News / Health

    UN Scientists: Fukushima Meltdown Not Causing Many Cancers

    A man walks between fallow rice fields in Miyakoji in Tamura, Fukushima prefecture, April 1, 2014.
    A man walks between fallow rice fields in Miyakoji in Tamura, Fukushima prefecture, April 1, 2014.
    Reuters
    Japan's Fukushima nuclear disaster is unlikely to lead to a rise in the number of people developing cancer like after Chernobyl in 1986, even though the most exposed children may face an increased risk, U.N. scientists said on Wednesday.
     
    In a major study, the United Nations Scientific Committee on the Effects of Atomic Radiation (UNSCEAR) said it did not expect “significant changes” in future cancer rates that could be attributed to radiation exposure from the reactor meltdowns.
     
    The amounts of radioactive substances such as iodine-131 released after the 2011 accident were much lower than after Chernobyl, and Japanese authorities also took action to protect people living near the stricken plant, including evacuations.
     
    However, some children - estimated at fewer than 1,000 - might have received doses that could affect the risk of developing thyroid cancer later in life, UNSCEAR said, making clear that the probability of that happening was still low.
     
    UNSCEAR chair Carl-Magnus Larsson said there was a theoretical increased risk among the most exposed children as regards to this type of cancer, which is a rare disease among the young.
     
    But “we are not sure that this is going to be something that will be captured in the thyroid cancer statistics in future,” he told a news conference.
     
    Wolfgang Weiss, who chaired the Fukushima assessment, said the thyroid cancer risk was much lower than after Chernobyl and any increase would affect a limited number of people.
     
    Worst disaster since Chernobyl
     
    On March 11, 2011, a magnitude 9 earthquake and tsunami devastated the Fukushima Daiichi nuclear plant, 220 km northeast of Tokyo, spewing radiation and forcing about 160,000 people to flee their homes.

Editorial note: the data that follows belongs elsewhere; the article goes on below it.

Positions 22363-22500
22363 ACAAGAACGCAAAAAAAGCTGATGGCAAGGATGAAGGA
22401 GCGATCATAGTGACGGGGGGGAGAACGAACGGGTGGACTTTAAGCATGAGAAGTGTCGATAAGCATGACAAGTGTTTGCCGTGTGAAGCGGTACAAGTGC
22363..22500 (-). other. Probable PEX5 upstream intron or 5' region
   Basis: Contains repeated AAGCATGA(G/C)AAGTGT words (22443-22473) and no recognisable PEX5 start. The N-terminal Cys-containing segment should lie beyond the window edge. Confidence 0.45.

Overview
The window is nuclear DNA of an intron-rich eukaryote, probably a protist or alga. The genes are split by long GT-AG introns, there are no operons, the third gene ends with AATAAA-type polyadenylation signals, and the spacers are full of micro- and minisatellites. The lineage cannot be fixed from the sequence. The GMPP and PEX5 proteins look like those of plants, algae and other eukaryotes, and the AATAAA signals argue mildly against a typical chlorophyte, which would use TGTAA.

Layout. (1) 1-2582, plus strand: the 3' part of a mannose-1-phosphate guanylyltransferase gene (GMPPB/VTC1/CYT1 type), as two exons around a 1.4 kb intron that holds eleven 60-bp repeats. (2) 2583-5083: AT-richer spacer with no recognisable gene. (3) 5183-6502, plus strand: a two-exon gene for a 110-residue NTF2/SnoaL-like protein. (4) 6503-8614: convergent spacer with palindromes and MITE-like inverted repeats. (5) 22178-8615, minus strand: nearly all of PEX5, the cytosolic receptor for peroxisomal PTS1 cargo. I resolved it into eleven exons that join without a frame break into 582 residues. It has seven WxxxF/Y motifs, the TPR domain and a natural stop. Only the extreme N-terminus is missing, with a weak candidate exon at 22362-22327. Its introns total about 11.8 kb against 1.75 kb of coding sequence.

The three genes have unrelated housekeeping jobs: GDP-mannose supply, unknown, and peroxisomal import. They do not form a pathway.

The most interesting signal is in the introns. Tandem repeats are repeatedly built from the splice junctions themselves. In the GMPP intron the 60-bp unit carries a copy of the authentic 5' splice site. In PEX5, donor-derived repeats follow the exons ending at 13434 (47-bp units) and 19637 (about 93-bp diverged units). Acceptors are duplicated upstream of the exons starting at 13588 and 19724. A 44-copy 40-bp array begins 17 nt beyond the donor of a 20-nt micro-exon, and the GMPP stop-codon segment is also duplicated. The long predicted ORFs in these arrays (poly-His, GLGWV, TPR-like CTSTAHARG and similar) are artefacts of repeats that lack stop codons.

It was the world's worst nuclear disaster since the Chernobyl reactor explosion sent radioactive dust across much of Europe. People close to the then Soviet plant were exposed to radioactive iodine that contaminated milk.
     
    In contrast, UNSCEAR's Fukushima report said it expected a low impact on cancer rates of the population and that this was largely due to “prompt protective actions” by Japanese authorities following the accident.
     
    A 30-km radius around the plant was declared a no-go zone, while areas where radiation was not so critically high took steps such as replacing the earth in parks and school playgrounds, decontaminating public spaces like sidewalks, and limiting children's outdoor play time.
     
    “No discernible changes in future cancer rates and hereditary diseases are expected due to exposure to radiation as a result of the Fukushima nuclear accident,” UNSCEAR said in a statement accompanying its nearly 300-page study.
     
    'Don't be scared'
     
    The thyroid - a gland in the neck that produces hormones that regulate vital bodily functions - is the most exposed organ as radioactive iodine concentrates there. Children are deemed especially vulnerable.
     
    UNSCEAR said the normal thyroid cancer risk for young children was very low.
     
    “The occurrence of a large number of radiation-induced thyroid cancers as were observed after Chernobyl can be discounted because doses were substantially lower,” it said.